On the Origin of LangOps
The evolution of the localization roadmap
by Andrew Warner
Lately, there’s been a lot of buzz in the industry about something called “LangOps” (short form for “language operations,” a term that’s admittedly a bit of a mouthful). Of course, you probably don’t need me to tell you that — if you’ve been flipping through the pages of this magazine (or scrolling through the digital version, for that matter), you’ve no doubt been following commentary on this budding concept, from experts like Arthur Wetzel and Renato Beninatto.
But few proponents of LangOps have been more vocal about it than the folks at Unbabel — particularly the company’s co-founder and chief technology officer, João Graça, who’s written about the topic quite enthusiastically in Forbes, calling it “the next frontier” for localization.
“The new paradigm we need is language operations — also known as LangOps,” Graça wrote in a 2021 piece for the widely read business magazine, where he introduced the topic to many readers who probably did not know much about localization beforehand. “While localization focuses tightly on how to translate and regionalize computer programs and websites, language operations is all about how we can efficiently operationalize this practice.”
He defines the term LangOps as a “cross-disciplinary function that helps global businesses communicate effectively with their multilingual customers and other stakeholders,” preempting this definition with the statement that the term is still evolving over time as it develops and takes hold in the industry. Graça emphasizes that LangOps isn’t just a pretentious or fancy way to describe localization. Instead, its proponents see it as a natural evolution of the practice, encompassing a broader range of language-related tasks that companies have to handle as they expand operations globally.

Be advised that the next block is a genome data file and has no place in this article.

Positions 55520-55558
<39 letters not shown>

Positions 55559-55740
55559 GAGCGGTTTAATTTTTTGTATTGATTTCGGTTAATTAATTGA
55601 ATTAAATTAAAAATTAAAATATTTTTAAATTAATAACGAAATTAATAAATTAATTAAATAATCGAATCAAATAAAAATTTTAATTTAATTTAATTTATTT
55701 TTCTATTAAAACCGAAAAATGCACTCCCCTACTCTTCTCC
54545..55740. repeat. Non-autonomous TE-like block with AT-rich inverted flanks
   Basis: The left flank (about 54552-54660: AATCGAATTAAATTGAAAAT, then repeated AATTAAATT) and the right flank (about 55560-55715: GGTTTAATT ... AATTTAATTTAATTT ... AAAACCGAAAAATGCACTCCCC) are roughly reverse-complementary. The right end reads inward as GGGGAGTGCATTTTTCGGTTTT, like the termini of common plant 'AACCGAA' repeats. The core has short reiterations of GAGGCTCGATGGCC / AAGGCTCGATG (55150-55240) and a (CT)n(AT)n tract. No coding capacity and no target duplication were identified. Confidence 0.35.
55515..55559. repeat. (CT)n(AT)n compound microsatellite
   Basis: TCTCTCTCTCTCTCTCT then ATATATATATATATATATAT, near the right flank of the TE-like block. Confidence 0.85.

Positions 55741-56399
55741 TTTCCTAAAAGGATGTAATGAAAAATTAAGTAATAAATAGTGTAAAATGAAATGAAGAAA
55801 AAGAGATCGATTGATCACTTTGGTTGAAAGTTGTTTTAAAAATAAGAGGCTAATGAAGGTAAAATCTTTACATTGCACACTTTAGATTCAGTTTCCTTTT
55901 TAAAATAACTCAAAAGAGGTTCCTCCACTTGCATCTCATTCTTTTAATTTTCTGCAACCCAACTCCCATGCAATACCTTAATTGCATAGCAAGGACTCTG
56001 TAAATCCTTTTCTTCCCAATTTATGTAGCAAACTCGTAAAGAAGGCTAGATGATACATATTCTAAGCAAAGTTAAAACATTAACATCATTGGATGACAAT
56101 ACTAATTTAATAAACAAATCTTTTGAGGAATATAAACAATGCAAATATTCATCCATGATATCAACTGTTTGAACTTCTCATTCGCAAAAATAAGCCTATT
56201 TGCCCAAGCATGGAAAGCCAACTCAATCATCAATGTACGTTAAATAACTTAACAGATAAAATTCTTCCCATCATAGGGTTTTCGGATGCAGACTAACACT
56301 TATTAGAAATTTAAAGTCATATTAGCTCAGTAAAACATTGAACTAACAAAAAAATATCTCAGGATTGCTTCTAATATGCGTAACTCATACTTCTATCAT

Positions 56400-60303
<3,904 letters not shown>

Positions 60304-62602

Ultimately, LangOps proposes a more principled and broad way of bringing technology into the localization workflow — “It’s a different way to do localization,” Graça said. His company, Unbabel, was founded on this paradigm in 2013.
If LangOps is indeed the new frontier for localization, then Graça and his team are its pioneers. In a mid-November Zoom interview with MultiLingual, Graça expanded on this notion and explained just what exactly the term LangOps means for the future of the language industry and the professionals working in it.
Before getting into all that, though, it’s worthwhile to look at what the localization industry evolved from in the first place — especially if LangOps is indeed the next evolutionary phase of the industry. Graça calls LangOps a fairly new practice, but the concept of “localization,” as we know it in our industry, hasn’t been around for particularly long either.
Though we often take the word “localization” for granted in the language industry, the term isn’t all that much older than LangOps, at least in the grand scheme of the English language. Prior to the 1990s, “translation” was the catch-all term that folks used to refer to much of the work localization professionals conduct today — if you told somebody you worked in “localization” back in the ‘50s or ‘60s, they wouldn’t have a clue what you were talking about.
“Back in the ‘70s and ‘80s, it was more true to just say ‘translation industry,’ and back then this industry was seen as a ‘cottage business,’” Michael Anobile, co-founder of the erstwhile Localization Industry Standards Association said in a 2012 interview with CSOFT International’s Ross Pfenning. “By the ‘90s, the international software companies and the multinationals, from a very pragmatic and conceptual perspective, saw this ‘cottage’ as a high tech resource group, and that’s when things started to move.”
Localization, then, evolved out of translation. It wasn’t until the dawn of the computer age that translators and programmers alike needed to come together and synthesize their skill sets, syncing up and essentially creating the field of localization. As Lionbridge’s then-content solutions architect Bert Esselink explained in the very pages of this magazine (back in 2003, when it was still called MultiLingual Computing and Technology), localization “revolves around combining language and technology to produce a product that can cross cultural and language barriers. No more, no less.”
This practice of going beyond mere translation to ensure that a given product or service also meets certain cultural standards has really only been around since the 1980s, though the word “localization” only appears to have achieved more widespread use in the English language in the ‘90s.